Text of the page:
I recently attended the 6th annual AEGS Conference at NC State (#AEGS15), an outstanding conference where local scholars ask and answer important questions about the state of the (digital) humanities. I was fortunate enough to be a part of a panel on identity and online communities with some fabulous young scholars from NC State and UNC-Charlotte. The title of my presentation was “On the Productive and Political Capacities of Algorithms: Citizen Action, Resistant Publics, and #JusticeForMikeBrown.” The abstract is below.
A key strength of the digital humanities is its interdisciplinary perspective. Those who work in the digital humanities have the benefit of using tools, theories, and concepts from fields as diverse as STEM and communication studies, information and library sciences and history, rhetoric and linguistics. The present working paper is one such example of borrowing both theoretical concepts and critical objects of study from information and mathematical sciences and applying them to the fields of rhetoric and media studies.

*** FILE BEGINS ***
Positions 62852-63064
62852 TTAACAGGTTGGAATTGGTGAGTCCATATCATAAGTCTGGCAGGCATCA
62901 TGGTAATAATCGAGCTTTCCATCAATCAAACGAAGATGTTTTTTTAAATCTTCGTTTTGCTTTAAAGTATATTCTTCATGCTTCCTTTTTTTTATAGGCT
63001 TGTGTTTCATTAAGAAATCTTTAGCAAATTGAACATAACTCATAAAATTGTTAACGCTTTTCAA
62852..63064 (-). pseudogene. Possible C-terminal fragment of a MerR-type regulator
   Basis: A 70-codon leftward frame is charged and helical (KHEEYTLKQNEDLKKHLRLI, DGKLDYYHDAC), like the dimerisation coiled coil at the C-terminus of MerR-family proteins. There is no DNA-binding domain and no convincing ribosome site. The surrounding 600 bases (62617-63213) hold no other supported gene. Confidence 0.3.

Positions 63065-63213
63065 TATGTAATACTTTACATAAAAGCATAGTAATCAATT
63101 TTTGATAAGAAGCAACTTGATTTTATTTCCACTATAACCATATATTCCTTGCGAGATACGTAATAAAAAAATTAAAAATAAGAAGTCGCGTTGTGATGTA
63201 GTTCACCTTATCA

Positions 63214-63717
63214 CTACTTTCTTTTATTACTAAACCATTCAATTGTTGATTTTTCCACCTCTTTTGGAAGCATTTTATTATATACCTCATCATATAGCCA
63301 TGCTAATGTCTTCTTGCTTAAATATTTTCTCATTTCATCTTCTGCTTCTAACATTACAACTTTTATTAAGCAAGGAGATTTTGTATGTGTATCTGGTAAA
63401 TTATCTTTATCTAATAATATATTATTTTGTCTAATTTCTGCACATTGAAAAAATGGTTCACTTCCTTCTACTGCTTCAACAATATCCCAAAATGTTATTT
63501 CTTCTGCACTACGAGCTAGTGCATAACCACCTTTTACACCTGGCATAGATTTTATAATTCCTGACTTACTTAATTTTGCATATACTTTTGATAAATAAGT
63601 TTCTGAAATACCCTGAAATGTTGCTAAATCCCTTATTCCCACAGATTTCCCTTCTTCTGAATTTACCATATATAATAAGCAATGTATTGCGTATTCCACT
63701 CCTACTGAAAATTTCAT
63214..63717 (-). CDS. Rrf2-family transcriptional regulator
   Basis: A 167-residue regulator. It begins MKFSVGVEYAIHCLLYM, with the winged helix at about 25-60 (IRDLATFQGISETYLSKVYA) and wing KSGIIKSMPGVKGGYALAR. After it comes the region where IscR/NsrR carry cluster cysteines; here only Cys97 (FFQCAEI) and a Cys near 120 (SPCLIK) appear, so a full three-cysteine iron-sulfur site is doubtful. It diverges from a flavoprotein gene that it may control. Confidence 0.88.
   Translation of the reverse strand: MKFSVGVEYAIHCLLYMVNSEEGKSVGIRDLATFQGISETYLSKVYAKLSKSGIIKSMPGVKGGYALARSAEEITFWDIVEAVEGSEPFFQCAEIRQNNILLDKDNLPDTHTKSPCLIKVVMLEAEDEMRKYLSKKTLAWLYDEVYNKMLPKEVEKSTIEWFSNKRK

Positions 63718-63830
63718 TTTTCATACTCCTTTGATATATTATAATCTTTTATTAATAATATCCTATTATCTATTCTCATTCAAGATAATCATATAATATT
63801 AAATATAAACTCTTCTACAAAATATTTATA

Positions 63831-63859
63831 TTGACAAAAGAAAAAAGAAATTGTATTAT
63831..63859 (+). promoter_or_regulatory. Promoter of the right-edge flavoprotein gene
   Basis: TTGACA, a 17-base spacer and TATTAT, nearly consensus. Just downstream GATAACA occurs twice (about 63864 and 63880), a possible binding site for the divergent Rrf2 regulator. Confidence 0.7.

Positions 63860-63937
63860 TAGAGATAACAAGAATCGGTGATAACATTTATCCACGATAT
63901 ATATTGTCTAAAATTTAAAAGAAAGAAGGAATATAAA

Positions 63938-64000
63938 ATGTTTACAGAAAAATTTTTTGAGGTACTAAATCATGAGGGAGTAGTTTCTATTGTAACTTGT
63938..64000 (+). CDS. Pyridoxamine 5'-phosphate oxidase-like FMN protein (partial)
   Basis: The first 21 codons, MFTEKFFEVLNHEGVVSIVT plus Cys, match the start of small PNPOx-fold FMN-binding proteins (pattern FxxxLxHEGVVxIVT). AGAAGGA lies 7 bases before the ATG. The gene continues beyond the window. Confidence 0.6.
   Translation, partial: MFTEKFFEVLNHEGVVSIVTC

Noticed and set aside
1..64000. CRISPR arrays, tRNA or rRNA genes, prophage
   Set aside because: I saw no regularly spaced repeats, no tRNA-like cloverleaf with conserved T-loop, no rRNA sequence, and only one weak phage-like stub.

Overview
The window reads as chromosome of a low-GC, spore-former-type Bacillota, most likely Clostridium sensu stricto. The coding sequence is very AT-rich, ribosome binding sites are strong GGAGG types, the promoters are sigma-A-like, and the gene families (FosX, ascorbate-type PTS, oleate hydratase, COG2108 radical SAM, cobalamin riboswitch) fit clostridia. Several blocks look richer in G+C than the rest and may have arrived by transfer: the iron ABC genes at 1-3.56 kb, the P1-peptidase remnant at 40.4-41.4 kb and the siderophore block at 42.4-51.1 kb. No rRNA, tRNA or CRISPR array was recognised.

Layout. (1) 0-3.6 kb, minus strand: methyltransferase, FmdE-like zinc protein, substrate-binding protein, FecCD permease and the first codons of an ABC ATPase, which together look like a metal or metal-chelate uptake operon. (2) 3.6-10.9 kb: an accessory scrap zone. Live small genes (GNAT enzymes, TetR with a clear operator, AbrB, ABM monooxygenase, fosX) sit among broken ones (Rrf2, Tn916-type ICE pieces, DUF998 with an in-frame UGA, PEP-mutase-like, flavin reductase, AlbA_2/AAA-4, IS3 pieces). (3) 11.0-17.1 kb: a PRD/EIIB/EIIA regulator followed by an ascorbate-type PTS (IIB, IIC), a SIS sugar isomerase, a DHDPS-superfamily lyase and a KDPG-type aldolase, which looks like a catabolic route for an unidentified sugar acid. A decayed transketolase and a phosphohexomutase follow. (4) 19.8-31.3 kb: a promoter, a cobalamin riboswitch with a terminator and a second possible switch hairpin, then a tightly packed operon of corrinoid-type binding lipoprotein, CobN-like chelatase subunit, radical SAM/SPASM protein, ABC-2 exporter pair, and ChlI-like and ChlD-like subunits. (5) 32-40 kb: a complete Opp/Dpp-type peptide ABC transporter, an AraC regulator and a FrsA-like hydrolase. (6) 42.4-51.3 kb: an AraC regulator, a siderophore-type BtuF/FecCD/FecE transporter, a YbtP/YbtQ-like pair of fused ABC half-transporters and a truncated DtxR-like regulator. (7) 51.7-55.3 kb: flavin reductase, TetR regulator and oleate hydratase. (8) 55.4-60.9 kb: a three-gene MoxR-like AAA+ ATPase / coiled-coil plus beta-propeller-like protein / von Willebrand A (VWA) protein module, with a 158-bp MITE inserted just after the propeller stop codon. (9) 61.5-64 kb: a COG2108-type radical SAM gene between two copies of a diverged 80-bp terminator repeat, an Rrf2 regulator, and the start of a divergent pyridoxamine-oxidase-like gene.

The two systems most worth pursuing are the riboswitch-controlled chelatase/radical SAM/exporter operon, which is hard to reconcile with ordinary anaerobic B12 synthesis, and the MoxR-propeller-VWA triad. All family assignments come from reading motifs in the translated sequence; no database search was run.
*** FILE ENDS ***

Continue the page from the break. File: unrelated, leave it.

This paper suggests that algorithms (or at least certain algorithmic logics) are not innocent or inert technical artifacts that index and order data. Rather, this essay takes very seriously Gillespie’s assertion that “algorithms not only help us find information, they also provide a means to know what there is to know, and how to know it, to participate in social and political discourse, and to familiarize ourselves with the publics in which we participate” (Gillespie, 2014, p .167.) Algorithms demonstrate productive and political capacities that shape users’ civic participation in both the digital sphere and “in real life” (IRL).
Resisting the idea that technology is necessarily separate from socio-political reality, this essay instead suggests that scholars understand algorithms as an ideologically-charged part of a “heterogeneous assemblage” (Lury et al, 2012, p. 5) of technological infrastructures, processes, and human action which may influence civic participation and resistance both on and offline. Using the events in Ferguson, Missouri as a case study, I argue that algorithmic logics are necessarily partial, partisan and their effects are often obfuscated in users’ everyday experience on social media websites. In the case of Mike Brown’s death, however, digital humanities scholars find an opportunity to bring to light the powerful capacities of algorithms and algorithmic logic as they shape various participative and resistant publics.